Making New Friends

Jun 20, 2016 | Turning 60 and Beyond | 0 comments

Friends are the sunshine of life.

-John Hay

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It was easy making new friends when we were kids – we had school friends or neighborhood kids on the block. Those were the days when we walked to school and picked up others along the way or the kids we played with at recess. Those were the days when we changed our clothes after school and headed outside to play with all the other kids until you heard the familiar sound of your mom or dad, calling you for supper.

I know people who had no trouble making friends. They had the same friends from grade school through high school and then even into university or college. Then you go off to work and now you add your work friends to your bevy of people you call friends. We get married (or not) and have children (or not). You get busy with your work lives, your children, maybe move away to the other side of the country or even further. Your friends get replaced throughout your life because of different circumstances, different interests. If you are lucky enough some of you may still have life-long friends because throughout all the upheavals in your life you had a bond that kept you together. You had a history. Consider yourself the lucky ones.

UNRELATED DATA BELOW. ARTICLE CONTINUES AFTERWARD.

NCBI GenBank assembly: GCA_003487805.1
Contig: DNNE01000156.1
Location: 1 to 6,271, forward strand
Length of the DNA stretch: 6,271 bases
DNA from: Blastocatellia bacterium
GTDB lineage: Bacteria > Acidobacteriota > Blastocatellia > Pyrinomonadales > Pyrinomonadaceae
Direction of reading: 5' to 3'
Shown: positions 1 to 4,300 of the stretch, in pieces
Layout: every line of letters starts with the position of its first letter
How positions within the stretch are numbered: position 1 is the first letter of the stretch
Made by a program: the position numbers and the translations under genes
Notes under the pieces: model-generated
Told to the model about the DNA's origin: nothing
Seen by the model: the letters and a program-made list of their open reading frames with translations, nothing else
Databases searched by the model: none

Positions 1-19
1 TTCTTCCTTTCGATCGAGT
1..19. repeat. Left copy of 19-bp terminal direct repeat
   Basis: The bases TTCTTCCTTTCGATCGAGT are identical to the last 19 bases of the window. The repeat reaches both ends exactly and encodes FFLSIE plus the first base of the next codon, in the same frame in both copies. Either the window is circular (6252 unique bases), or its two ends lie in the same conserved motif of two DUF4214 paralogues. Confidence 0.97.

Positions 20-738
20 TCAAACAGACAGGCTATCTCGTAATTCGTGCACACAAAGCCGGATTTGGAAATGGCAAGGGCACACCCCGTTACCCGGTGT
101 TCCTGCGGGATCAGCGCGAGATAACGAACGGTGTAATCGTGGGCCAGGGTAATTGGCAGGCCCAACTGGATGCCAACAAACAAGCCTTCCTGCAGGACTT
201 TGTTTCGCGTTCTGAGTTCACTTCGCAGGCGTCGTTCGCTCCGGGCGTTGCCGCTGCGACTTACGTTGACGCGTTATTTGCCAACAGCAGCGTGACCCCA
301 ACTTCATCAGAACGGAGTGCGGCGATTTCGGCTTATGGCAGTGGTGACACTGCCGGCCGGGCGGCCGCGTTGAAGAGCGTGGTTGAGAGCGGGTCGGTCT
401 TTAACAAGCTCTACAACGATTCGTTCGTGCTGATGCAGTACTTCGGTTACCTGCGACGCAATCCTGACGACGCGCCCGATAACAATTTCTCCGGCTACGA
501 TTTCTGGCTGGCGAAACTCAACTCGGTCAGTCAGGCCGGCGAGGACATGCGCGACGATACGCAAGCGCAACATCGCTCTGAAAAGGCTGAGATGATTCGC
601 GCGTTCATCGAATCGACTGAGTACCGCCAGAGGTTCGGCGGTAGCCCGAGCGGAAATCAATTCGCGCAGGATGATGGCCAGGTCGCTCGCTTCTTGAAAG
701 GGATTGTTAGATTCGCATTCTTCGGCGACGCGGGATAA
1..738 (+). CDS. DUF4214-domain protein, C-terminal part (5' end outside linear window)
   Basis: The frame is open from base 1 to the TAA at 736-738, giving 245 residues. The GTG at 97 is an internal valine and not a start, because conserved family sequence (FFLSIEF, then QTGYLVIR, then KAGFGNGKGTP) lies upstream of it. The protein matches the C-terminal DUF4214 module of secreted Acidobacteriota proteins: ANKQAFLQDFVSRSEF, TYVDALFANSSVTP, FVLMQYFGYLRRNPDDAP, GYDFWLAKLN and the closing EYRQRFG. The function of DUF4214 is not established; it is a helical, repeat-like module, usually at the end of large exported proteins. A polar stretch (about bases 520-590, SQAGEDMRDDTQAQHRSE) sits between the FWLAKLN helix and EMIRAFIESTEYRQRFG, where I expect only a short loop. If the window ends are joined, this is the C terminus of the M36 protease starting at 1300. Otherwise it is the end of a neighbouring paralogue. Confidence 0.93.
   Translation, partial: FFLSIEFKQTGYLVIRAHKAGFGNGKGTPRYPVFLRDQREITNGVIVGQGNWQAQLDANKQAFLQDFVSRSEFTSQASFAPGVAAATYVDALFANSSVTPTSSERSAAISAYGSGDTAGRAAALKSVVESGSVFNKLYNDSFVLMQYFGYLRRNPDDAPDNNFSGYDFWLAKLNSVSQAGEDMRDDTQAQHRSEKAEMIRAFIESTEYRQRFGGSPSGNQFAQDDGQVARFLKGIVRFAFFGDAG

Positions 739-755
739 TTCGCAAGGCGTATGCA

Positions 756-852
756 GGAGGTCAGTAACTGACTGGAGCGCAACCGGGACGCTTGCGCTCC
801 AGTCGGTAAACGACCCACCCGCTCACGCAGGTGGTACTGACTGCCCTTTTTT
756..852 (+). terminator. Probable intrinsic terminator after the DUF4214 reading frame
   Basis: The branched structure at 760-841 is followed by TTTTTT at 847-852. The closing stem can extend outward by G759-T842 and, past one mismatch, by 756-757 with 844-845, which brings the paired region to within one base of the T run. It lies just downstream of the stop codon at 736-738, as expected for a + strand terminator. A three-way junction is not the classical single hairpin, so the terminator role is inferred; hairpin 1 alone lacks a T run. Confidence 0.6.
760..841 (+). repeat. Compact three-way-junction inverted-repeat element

But quite often as we get older we drift away from our friends for one reason or another. If you are retired those work friends you had continue on with their lives and you go off on a whole new life.

Most of us over sixty have experienced our share of pain and suffering, we have witnessed the rotten side of human nature and have earned our emotional baggage. Therefore we build up walls around us and try to convince ourselves that we are better off alone, isolated from the “stuff” around us that can cause us pain. So when it comes to meeting new people and making friends we have a certain amount of vulnerability. Basically we are struck by a certain amount of fear. So how do you work through this fear. Making friends at this age is daunting, but possible.

Here are a few things you can do

  • Face your fears head on and actually get out there and talk to strangers. You can try smiling first. You’d be surprised at how many people will smile back.
  • Join groups or organizations that offer things that you have interests in, such as bridge clubs, maybe a book club. Or try something totally new and pursue one of those passions you have kept buried inside yourself.
  • Reach out…call someone on the telephone, invite them for coffee, maybe even someone you have lost touch with. Talk to people and then when the time is right and you feel comfortable, you can invite them into your lives.
  • If you are tech savvy you can try making new friends online. Facebook really isn’t as difficult as it seems at first. And there are many sites out there that cater to older women like Sixty & Me, on online community of women reaching women all over the world.

 

In the end, you have to be the one to put on your big girl pants and take the initiative to make new friends. Sadly, the alternative to not breaking down this fear is to be lonely, which leads many of us to depression and despair. And that my friends is not the way you want to live your life.